A drive-thru event hosted by Greater Vancouver Food Truck Festival in Langley in June. (File photo: Ryan Uytdewilligen/Black Press Media)

A drive-thru event hosted by Greater Vancouver Food Truck Festival in Langley in June. (File photo: Ryan Uytdewilligen/Black Press Media)

FOOD

‘Adapt to survive’: Food trucks in Cloverdale for a second drive-thru event

Free admission during two-day fest Sept. 26-27

Some popular food trucks will roll into Cloverdale this Saturday and Sunday (Sept. 26-27) during another drive-thru festival on the fairgrounds.

It’s part of a touring series of events organized by Greater Vancouver Food Truck Festival. Admission is free on both days, with food served from 11 a.m. to 6 p.m. daily.

“Coming back to Surrey for round two, we’re bringing some new amazing food and lots of your favourites,” promises a post at greatervanfoodtruckfest.com. “We’ll be offering vegan, vegetarian, gluten free & meatarian options for all.”

Saturday’s food trucks include Hunky Bill’s, Little oOtie’s Mini Donuts, Melt Town Grilled Cheese, Next Gen. Concessions Inc.’s Street Dogs/Smash Burgers/Inner Animal Fries, Fusion Icy & Juicy Green (Juicy Green Express), Japanese Teriyaki Express/Twisted Potato and REEL Mac And Cheese.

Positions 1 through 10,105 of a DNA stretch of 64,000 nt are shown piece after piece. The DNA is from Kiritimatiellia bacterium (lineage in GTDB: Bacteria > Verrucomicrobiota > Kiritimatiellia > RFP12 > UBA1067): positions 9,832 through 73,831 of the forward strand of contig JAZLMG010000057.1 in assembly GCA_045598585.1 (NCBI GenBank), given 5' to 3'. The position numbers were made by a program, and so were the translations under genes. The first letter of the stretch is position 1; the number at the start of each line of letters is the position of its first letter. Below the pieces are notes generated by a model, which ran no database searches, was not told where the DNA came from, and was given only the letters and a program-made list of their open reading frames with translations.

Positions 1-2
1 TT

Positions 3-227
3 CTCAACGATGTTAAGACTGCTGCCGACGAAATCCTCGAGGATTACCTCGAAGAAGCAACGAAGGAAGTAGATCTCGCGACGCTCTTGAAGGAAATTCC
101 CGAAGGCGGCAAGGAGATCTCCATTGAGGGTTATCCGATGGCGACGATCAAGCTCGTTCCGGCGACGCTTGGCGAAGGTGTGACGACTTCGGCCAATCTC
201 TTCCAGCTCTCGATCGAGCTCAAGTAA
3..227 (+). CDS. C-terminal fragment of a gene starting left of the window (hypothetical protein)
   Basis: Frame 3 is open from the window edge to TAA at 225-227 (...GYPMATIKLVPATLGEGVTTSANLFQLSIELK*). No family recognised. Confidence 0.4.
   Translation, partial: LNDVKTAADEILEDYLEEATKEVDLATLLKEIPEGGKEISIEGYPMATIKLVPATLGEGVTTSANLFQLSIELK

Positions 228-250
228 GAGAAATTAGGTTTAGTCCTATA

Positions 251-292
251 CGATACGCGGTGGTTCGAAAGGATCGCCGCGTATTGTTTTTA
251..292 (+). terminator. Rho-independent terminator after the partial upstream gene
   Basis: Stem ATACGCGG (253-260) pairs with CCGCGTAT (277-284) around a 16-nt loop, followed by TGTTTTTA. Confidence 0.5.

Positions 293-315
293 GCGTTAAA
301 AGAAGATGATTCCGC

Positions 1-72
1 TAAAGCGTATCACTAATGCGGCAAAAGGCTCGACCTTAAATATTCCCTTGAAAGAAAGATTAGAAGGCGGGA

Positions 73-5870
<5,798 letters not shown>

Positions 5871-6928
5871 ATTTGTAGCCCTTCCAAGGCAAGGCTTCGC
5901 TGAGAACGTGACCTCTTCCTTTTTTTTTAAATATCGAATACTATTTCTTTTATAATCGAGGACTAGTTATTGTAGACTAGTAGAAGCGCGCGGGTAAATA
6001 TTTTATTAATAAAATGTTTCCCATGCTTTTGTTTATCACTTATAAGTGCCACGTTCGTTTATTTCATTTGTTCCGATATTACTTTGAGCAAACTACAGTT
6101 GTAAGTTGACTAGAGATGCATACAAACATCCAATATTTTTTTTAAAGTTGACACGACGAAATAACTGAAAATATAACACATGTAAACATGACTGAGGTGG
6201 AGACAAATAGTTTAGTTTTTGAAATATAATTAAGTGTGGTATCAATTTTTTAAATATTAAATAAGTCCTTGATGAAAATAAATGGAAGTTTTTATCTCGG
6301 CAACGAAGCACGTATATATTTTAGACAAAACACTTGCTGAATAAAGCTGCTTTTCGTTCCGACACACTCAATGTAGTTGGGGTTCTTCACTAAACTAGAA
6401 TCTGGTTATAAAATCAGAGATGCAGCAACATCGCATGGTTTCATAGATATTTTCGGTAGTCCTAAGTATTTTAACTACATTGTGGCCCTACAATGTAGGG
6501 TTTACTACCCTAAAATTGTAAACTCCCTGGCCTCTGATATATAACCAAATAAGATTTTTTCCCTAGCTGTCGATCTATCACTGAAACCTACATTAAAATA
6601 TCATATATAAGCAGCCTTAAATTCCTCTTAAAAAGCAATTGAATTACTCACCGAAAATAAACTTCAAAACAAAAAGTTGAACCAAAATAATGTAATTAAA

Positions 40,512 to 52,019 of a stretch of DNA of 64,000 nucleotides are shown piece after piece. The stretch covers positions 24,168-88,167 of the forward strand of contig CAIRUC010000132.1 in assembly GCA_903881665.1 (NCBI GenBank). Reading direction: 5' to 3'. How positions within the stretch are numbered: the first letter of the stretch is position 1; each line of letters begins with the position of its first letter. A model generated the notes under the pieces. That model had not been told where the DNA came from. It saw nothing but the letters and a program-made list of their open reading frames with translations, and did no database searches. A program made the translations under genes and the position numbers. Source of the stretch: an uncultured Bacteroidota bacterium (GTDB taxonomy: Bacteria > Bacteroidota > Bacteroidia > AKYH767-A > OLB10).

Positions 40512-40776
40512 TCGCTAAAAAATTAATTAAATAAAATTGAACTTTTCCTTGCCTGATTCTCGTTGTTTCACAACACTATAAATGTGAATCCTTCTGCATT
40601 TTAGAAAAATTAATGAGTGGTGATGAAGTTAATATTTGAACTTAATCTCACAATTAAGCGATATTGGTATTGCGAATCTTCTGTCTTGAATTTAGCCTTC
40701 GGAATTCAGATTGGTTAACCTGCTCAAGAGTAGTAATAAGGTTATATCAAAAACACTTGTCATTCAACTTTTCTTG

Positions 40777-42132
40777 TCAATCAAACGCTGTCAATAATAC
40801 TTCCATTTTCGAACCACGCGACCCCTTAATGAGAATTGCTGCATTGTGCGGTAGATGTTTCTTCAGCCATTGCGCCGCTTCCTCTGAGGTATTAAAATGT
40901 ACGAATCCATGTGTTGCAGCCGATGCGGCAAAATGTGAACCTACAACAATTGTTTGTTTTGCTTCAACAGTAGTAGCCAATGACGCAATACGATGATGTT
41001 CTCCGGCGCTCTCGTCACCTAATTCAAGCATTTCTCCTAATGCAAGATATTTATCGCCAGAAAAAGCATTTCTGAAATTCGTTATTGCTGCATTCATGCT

Sunday’s options are G’s Donairs, Hunky Bill’s, Next Gen. Concessions’ Corndog King, Lenny’s Lemons, WINGS Restaurants & Pubs, Tin Lizzy Concessions’s Mini Donuts and Steve-O’s Fried Chicken.

CLICK HERE to see video of a previous drive-thru food truck festival.

Earlier this month, a similar two-day event attracted close to 1,000 people to the parking lot at Langley’s Christian Life Assembly, providing a much-needed boost to the bottom line of an industry that is struggling. Most who attended visited more than one truck.

Festival co-organizer Kat King, who operates a six-truck business with her husband, estimated their revenues were down 76 per cent because of the pandemic, which has shut down the many public fairs that are a crucial sources of income.

Pre-pandemic, she said, the festival would usually set up around two dozen trucks and live entertainment, all of it close together, with people walking from truck to truck.

King said the industry is adjusting. “Adapt to survive,” she said.

COVID-19 has fostered innovation because it has “given us time to dig down into our business,” King explained. The drive-through version of the event has shown there is a way forward. “Now we know that, in the spring next year, rain or shine, we can host them,” King said.

with a file from Dan Ferguson, Black Press Media

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